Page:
Search Results for 'Constance Markievicz'
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Conradh na Gaeilge, also known as the Gaelic League, was founded by Douglas Hyde and Eoin McNeill in July 1893. Their aim was to keep the Irish language alive and preserve the Gaelic elements of Ireland’s culture. It was open to all creeds, was non-political, and accepted women on an equal basis. It used a broad approach, organising classes and competitions in Irish music, dancing, literature, and games. After a sluggish six years in existence, it suddenly morphed into a mass movement.
A century ago, women had to fight for the right to vote to ensure that their voice was heard. There was no democracy when half the population had no say in who represented them, no say in decision-making in most jurisdictions throughout the world.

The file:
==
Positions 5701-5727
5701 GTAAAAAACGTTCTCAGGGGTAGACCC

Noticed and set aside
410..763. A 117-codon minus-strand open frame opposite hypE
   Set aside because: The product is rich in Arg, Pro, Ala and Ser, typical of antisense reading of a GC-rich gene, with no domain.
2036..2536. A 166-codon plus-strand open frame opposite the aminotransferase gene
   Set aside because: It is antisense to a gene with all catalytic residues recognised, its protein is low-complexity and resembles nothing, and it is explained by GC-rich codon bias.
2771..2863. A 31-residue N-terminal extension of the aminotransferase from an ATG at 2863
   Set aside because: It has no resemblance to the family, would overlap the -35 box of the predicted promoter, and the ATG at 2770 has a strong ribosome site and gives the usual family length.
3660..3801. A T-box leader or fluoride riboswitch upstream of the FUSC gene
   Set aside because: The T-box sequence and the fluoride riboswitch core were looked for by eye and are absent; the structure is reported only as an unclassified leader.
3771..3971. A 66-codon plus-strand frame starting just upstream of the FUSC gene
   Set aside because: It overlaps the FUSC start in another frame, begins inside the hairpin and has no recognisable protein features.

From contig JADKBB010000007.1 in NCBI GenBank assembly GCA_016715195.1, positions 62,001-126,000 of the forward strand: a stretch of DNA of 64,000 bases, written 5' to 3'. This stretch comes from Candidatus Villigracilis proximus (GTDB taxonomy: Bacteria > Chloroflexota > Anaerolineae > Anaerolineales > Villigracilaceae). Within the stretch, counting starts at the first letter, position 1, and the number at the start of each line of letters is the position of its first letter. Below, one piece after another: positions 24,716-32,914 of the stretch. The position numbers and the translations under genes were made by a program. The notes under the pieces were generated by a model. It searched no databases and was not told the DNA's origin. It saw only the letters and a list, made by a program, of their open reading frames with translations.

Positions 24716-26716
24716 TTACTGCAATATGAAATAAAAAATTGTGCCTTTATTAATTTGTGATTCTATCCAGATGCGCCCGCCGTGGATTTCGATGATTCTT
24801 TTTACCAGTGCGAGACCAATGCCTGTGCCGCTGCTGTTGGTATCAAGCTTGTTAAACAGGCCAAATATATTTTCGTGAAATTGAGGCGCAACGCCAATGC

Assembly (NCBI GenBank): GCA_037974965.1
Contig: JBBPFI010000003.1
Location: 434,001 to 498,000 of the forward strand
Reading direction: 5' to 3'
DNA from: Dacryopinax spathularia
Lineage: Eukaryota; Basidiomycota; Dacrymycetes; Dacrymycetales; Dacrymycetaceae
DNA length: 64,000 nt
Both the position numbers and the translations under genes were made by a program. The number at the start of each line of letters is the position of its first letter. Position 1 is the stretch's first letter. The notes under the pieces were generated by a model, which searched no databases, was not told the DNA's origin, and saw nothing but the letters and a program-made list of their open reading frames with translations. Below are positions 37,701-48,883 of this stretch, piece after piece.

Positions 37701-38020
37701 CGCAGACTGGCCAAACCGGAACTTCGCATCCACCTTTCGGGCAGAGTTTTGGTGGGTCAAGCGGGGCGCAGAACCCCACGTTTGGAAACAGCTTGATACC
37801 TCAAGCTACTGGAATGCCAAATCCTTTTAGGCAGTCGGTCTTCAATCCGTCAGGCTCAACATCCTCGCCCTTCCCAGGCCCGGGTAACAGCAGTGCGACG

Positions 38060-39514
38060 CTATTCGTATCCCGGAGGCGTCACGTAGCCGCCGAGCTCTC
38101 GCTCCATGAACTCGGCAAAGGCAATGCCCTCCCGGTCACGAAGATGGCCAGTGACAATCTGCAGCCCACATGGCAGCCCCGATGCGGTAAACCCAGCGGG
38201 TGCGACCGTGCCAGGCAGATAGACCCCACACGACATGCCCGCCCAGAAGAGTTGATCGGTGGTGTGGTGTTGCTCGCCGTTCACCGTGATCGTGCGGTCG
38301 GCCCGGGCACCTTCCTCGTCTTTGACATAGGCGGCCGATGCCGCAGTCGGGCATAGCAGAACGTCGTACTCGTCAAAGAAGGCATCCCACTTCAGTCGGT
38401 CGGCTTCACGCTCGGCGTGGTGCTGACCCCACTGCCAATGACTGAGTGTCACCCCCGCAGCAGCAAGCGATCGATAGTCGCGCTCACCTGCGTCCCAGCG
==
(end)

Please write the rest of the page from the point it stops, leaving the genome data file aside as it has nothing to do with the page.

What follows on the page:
GERRY GALVIN’S No Recipe, Where’s Katie by Elaine Feeney, Invitation To A Sacrifice by Dave Lordan, and In Other Words by Mary Madec are all evidence that the Irish poetic revolution of the last 20 years has now reached something like completion.
International Women’s Day, celebrated throughout the world on March 8, will soon be upon us. It was first nominated as a national holiday for women in 1908 to highlight a strike by New York women clothing workers against the sweatshop conditions in the factories. From its beginning it has been rooted in years of struggle and used as a rallying point to demand women’s rights and women’s suffrage. Here in Ireland, something we can be proud of is that in the First Dáil on January 21 1919, a woman, Constance Markievicz, was appointed to the cabinet as Minister for Labour. This was truly historic when you consider that Constance Markievicz was the first female cabinet minister in western Europe and that Irish women didn’t gain the right to vote until 1928.